Please use this identifier to cite or link to this item: http://hdl.handle.net/2440/121182
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Type: Journal article
Title: High and variable population prevalence of HLA-B*56:02 in indigenous Australians and relation to phenytoin-associated drug reaction with eosinophilia and systemic symptoms
Author: Somogyi, A.A.
Barratt, D.T.
Phillips, E.J.
Moore, K.
Ilyas, F.
Gabb, G.M.
Citation: British Journal of Clinical Pharmacology, 2019; 85(9):2163-2169
Publisher: Wiley
Issue Date: 2019
ISSN: 0306-5251
1365-2125
Statement of
Responsibility: 
Andrew A. Somogyi, Daniel T. Barratt, Elizabeth J. Phillips, Kylies Moore, Fahmida Ilyas, Genevieve M. Gabb
Abstract: Phenytoin drug reaction with eosinophilia and systemic symptoms (DRESS) in 3 Aboriginal Australians positive for HLA-B*56:02 has been previously reported. We report the allele frequency of HLA-B*56:02 in 2 South Australian populations, 1 Aboriginal (4.8%, 95% confidence interval 2.4-7.8%) and the other European (0%). We compared the frequency with publicly available information on HLA-B*56:02 status in other Indigenous Australian (n = 4) and European Australian cohorts (n = 1). In the Indigenous Australian cohorts, HLA-B*56:02 allele frequency ranged from 1.3 to 19%. We also describe an additional case of phenytoin DRESS (RegiSCAR DRESS score 7) in an Aboriginal Australian that was associated with HLA-B*56:02 and with CYP2C9*1/*3 genotype. In Aboriginal Australians, phenytoin DRESS appears distinctly linked to HLA-B*56:02 with an allele carriage rate substantially higher than in Europeans, but also with considerable regional variation. Investigations of human leucocyte antigen and other contributing genes and severe adverse drug reactions in understudied non-European populations are required to optimize safe medication use and inform risk mitigation strategies.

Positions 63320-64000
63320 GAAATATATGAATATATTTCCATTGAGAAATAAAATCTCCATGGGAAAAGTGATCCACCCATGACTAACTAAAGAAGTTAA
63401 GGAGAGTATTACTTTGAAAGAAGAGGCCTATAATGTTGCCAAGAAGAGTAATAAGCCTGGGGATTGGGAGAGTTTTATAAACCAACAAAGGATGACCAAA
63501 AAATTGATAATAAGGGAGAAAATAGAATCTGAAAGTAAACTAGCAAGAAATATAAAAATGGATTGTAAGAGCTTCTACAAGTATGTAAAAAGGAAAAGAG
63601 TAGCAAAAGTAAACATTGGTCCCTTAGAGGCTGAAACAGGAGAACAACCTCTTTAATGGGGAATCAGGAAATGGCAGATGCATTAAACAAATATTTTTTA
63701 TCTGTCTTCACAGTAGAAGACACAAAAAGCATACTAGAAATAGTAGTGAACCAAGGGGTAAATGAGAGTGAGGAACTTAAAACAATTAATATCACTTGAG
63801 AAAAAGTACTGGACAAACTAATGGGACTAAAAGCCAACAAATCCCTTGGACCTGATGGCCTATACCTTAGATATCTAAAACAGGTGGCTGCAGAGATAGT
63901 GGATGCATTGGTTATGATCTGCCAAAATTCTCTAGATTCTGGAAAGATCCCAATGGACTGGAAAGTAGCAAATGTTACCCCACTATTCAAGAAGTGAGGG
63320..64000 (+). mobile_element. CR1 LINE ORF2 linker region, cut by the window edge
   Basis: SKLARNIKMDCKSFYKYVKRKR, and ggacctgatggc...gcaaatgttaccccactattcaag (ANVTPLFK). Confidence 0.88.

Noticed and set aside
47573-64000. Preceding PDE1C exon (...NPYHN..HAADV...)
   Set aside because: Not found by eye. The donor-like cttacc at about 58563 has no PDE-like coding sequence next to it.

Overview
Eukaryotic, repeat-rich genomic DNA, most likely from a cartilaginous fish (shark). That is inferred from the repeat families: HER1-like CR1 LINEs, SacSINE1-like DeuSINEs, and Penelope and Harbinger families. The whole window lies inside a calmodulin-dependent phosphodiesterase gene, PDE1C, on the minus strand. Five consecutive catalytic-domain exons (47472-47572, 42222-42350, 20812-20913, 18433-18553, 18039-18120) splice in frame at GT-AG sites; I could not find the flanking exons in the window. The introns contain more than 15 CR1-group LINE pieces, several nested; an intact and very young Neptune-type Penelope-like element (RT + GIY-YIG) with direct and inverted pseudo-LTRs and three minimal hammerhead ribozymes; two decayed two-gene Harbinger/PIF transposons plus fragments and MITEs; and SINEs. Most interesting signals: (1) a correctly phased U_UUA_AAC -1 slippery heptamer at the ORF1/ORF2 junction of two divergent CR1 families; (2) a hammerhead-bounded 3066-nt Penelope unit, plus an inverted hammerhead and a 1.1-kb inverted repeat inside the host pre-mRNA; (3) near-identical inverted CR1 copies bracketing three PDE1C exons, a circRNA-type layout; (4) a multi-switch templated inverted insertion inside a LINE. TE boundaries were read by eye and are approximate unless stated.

Keywords: drug reaction with eosinophilia and systemic symptoms; drug toxicity; human leucocyte antigen; indigenous Australians; phenytoin
Rights: © 2019 The British Pharmacological Society.
RMID: 0030118102
DOI: 10.1111/bcp.14025
Grant ID: http://purl.org/au-research/grants/nhmrc/108798
Appears in Collections:Medicine publications

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